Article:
The 5th Wave

Theatrical Release: January 22, 2016
The 5th Wave


Four waves of increasingly deadly alien attacks have left most of Earth decimated. Cassie is on the run, desperately trying to save her younger brother.

Dove Review

“The 5th Wave” is another alien invasion movie, but this one has a unique take, and it involves the children of Earth. Cassie Sullivan (Chloe Grace Moretz) is a high school girl who lives in Ohio with her parents, Oliver and Lisa (Ron Livingston and Maggie Siff), and her brother, Sam (Zackary Arthur). She mentions her last normal day at the start of the film. Sure enough, after the alien invasion, her life dramatically changes and nothing will ever seem normal for her again.

Her life goes from liking a boy to dealing with aliens invading Earth. The aliens attack in waves. The first wave involves electromagnetic pulses, which disable the communication and transportation systems of Earth. The second wave features natural disasters, the third wave is a deadly virus transmitted by birds (bird flu), and the fourth wave is the alien species taking over human bodies. Finally, without giving the fifth wave away entirely, it involves the aliens using the children. Along the way, Cassie and Sam are separated, and she searches for him with the help of a young man named Evan Walker (Alex Roe). Cassie takes a liking to him, and he feels the same about her. But can he be trusted?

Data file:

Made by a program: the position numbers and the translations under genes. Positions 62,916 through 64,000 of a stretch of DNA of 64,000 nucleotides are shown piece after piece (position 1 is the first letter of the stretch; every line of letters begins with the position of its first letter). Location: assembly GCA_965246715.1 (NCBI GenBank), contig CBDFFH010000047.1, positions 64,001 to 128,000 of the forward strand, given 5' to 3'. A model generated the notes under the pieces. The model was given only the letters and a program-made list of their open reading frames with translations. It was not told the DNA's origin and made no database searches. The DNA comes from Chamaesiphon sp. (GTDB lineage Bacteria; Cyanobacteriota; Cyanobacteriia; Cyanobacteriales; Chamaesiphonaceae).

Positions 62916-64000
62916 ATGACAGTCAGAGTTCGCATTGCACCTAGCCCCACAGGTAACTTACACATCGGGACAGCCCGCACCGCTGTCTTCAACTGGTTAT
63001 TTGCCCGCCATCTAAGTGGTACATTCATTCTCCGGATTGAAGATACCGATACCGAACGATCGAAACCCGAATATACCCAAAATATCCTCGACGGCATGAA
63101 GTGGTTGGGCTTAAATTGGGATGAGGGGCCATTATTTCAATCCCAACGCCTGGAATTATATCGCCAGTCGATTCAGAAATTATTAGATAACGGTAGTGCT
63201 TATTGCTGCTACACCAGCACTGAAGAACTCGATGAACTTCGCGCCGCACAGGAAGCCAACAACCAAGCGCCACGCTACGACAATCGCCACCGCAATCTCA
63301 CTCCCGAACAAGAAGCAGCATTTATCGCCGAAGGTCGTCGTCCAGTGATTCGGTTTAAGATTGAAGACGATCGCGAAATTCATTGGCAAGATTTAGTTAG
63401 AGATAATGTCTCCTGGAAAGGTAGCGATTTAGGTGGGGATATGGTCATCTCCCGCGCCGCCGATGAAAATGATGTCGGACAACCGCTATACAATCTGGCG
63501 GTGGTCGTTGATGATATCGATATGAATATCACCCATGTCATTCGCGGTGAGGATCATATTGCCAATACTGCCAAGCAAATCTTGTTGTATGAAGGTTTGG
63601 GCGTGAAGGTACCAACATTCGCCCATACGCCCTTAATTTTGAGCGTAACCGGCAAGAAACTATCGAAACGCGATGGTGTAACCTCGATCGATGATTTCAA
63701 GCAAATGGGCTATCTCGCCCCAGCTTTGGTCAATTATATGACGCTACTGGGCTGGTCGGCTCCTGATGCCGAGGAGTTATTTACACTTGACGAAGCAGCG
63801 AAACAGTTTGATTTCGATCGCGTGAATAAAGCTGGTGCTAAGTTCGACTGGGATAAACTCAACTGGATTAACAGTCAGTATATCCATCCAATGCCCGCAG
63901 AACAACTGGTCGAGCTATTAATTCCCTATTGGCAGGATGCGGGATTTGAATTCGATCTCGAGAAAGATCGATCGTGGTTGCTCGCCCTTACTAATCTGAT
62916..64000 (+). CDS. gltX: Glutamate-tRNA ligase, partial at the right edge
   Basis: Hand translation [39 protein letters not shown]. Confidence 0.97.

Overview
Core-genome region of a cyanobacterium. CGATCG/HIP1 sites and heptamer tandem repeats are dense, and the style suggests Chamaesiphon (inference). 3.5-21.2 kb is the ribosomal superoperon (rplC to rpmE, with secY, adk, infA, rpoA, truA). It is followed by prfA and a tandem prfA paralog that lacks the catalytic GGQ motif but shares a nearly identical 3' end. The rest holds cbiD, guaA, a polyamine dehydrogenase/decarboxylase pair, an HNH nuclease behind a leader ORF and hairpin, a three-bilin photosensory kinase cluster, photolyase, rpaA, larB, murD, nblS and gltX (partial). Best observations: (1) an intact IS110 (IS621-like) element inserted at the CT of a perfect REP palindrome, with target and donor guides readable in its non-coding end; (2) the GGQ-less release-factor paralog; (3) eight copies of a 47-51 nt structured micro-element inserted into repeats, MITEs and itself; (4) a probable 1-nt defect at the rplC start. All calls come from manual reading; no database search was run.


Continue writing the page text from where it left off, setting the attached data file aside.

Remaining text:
Based on the book by Rick Yancey, the film features a lot of action sequences, including battle scenes, and a bit of romance, as well as the children’s power to make a difference in saving the world. Regrettably, the movie contains content that falls outside our Dove guidelines, including language, violence and drug content (underage drinking). Therefore, we are unable to award it our Dove “Family-Approved” Seal.

Content Description

Faith: None
Integrity: None
Sex: Couple kissing; young man and woman sleeping in car together, hiding from aliens; husband and wife lying in bed together; a young man stares at girl's rear, and she makes a comment about it; a girl texts her friend that she should have "end of world sex" with a young man she likes.
Language: G/OMG-11; J-2; F-1; BS-1; S-6; H-2; A-4; Dumba*s-1; S*rew you-1; Slang for testicles-1; Geez-1
Violence: A lot of scenes of violence, including shootings, and people die, although the film shows relatively little blood in most of the scenes; a mass shooting inside a hangar; girl sees her dad's dead body and he has his eyes open; a kid is shot; various characters hold guns on each other; a young man is shot because a girl thought he was reaching for a weapon, but it is a crucifix and blood is on it; girl is shot in leg and blood is visible; corpses on the ground; body bags containing bodies are on the ground; two women struggle, and one woman's neck is broken; trackers are placed inside several kids, and as a few of them have them pulled out, some blood is shown; girl smacks man's hand; explosions and fires; a gas tank is set on fire and explodes, and a building explodes; floods.
Drugs: People with IVs; a mention of drugs not killing aliens; underage drinking at a party with high school students.
Nudity: Shirtless men and young men in shorts; girls in shorts; young woman's thigh is visible as a leg wound is treated.
Other: Many kids lose their parents as a result of an alien invasion; tension between characters; betrayal; death and grief.


Company: Sony/Columbia
Writer: Susannah Grant, Akiva Goldsman, Jeff Pinkner, Novel by Rick Yancey
Director: J Blakeson
Genre: Science-Fiction
Runtime: 112 min.
Starring: Chloë Grace Moretz, Matthew Zuk, Gabriela Lopez
Reviewer: Edwin L. Carpenter